A preliminary answer to this question can be gleaned from data in the General Household Survey. In the four quarters before May 2011, an estimated 233,000 households (or 10 percent of all households) had at least one member who qualified for the minimum wage. In the four quarters following the introduction of the minimum wage, that number was halved to 121,000 (or 5.1 percent of all households). This, according to the advocates, demonstrates the success of the minimum wage in helping workers with low pay. But is this really the case?"



8. UZBEKISTAN: Steps up healthcare expenditures
Source: Central Asia Online

"The Uzbek government in investing more in the country's healthcare system. 'Increases in Uzbekistan's state budget and economic growth are allowing us to allocate more and more funds toward developing medical services for the public,' said Anvar Khakimov, a Health Ministry spokesman.

The annual health budget in 1999, he said, was $28 million; this year, it's $1.8 billion. That translates to more medical centers and more-modern medical equipment. 'In 2010, only half of specialized medical centers had adequate equipment," Khakimov said, adding that currently, 92 percent of medical institutions have everything they need."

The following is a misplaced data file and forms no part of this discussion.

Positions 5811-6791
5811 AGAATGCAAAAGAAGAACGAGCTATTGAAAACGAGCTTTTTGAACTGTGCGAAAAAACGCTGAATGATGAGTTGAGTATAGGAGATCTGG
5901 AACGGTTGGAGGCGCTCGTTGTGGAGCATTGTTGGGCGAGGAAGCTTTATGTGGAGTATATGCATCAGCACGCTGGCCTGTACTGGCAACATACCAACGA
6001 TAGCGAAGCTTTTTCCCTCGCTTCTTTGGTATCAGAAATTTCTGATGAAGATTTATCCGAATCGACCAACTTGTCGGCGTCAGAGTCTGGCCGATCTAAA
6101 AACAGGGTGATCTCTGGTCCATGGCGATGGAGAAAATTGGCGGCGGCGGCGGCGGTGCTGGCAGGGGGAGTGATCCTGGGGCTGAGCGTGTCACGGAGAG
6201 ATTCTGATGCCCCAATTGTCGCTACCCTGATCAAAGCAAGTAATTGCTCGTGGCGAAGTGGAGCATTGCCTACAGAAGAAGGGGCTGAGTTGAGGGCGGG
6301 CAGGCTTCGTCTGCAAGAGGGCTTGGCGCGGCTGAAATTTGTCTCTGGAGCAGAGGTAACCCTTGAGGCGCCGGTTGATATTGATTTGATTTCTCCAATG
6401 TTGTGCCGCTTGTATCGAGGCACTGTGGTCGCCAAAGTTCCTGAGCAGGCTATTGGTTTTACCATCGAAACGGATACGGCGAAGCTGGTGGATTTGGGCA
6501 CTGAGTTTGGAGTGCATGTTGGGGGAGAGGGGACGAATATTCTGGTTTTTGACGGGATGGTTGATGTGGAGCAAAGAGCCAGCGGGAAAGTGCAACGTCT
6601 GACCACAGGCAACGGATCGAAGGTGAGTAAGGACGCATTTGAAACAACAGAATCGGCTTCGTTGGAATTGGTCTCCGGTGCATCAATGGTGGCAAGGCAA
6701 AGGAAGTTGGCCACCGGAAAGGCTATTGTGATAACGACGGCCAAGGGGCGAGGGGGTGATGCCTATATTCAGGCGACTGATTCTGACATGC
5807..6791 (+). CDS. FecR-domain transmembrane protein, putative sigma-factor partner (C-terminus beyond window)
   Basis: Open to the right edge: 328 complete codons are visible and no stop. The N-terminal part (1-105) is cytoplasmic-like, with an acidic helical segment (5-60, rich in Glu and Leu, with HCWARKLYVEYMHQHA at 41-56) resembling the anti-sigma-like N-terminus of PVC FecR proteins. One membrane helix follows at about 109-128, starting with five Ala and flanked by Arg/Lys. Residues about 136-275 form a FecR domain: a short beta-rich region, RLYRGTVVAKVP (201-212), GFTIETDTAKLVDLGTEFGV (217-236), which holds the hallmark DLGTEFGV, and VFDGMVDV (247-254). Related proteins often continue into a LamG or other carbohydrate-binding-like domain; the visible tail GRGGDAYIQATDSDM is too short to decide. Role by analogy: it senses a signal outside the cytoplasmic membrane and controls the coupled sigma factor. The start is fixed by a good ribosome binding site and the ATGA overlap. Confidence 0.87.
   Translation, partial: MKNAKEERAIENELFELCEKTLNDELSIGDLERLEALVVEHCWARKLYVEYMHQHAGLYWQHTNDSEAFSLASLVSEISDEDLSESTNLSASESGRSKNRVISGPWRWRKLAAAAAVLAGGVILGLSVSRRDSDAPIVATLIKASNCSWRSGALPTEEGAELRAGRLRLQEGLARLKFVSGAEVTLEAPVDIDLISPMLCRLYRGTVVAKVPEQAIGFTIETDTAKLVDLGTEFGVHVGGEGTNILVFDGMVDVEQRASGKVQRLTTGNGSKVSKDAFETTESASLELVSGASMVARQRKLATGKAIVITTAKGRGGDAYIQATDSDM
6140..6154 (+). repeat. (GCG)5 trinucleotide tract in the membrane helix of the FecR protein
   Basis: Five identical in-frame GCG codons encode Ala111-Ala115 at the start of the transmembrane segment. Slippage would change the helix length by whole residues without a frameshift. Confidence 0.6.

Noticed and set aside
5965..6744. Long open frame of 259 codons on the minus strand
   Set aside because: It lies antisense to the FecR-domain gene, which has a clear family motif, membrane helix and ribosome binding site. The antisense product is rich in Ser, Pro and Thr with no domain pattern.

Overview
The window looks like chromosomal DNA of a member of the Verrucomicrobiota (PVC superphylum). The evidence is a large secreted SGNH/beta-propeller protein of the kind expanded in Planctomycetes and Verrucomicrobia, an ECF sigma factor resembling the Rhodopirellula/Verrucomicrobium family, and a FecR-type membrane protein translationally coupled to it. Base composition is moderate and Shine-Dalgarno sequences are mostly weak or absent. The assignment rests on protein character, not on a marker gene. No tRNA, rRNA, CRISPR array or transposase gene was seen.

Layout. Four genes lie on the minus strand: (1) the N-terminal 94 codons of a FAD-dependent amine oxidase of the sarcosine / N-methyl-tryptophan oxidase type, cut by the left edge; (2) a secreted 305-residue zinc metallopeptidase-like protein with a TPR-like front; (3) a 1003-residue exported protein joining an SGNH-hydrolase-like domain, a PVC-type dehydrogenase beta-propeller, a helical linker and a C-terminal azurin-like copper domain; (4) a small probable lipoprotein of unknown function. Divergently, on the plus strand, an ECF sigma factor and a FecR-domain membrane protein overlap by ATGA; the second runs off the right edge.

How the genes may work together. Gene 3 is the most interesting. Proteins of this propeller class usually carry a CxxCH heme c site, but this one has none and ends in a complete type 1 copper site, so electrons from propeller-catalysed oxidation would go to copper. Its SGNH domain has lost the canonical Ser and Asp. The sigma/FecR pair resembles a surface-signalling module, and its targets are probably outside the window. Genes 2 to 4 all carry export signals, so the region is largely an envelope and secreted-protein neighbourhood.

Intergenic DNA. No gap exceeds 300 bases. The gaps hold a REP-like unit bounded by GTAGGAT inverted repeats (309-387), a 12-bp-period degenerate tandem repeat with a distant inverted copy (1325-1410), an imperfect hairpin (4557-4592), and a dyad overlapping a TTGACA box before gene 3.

9. SRI LANKA: Urged to enhance FDI inflows from Japan
Source: Daily News

"Sri Lanka has one of the fastest growing economies in Asia and will have the fastest growing economy in South Asia next year, said visiting State Minister of Economy, Trade and Industry of Japan, Kasuyoshi Akaba. The Japanese minister agreed that there was a pressing need to develop avenues to enhance FDI inflows from Japan to Sri Lanka. At the forum, a wide range of subjects of interest to Japanese investors in Sri Lanka were discussed in the areas of labor relations, taxes, electricity tariffs, immigration issues and government information available to investors.

Minister of Investment Promotion, Lakshman Yapa Abeywardana, briefed Minister Akaba on Sri Lanka's considerable potential for investment, and also expressed confidence that Japanese FDI will grow over the next few years. He added that Japanese investment would increase productivity in the country and also result in significant technology transfers."



10. KYRGYZ REP: Develops 'innovative schools'
Source: Central Asia Online

"The Kyrgyz Republic has selected 100 schools to share in a $1.92 million project to improve education by upgrading the institutions to become 'innovative schools,' the Kyrgyz Ministry of Education and Science reported. The schools must be situated in district capitals and be in good condition and have reliable access to electricity and water so that schoolchildren can conduct laboratory experiments.

By September, the state plans to provide these schools with up-to-date computers, smart boards and other technology to improve the educational development process. At the Olympic elementary school in Osh, 658 pupils next year will start classes under the new system, which will include creative teaching methods."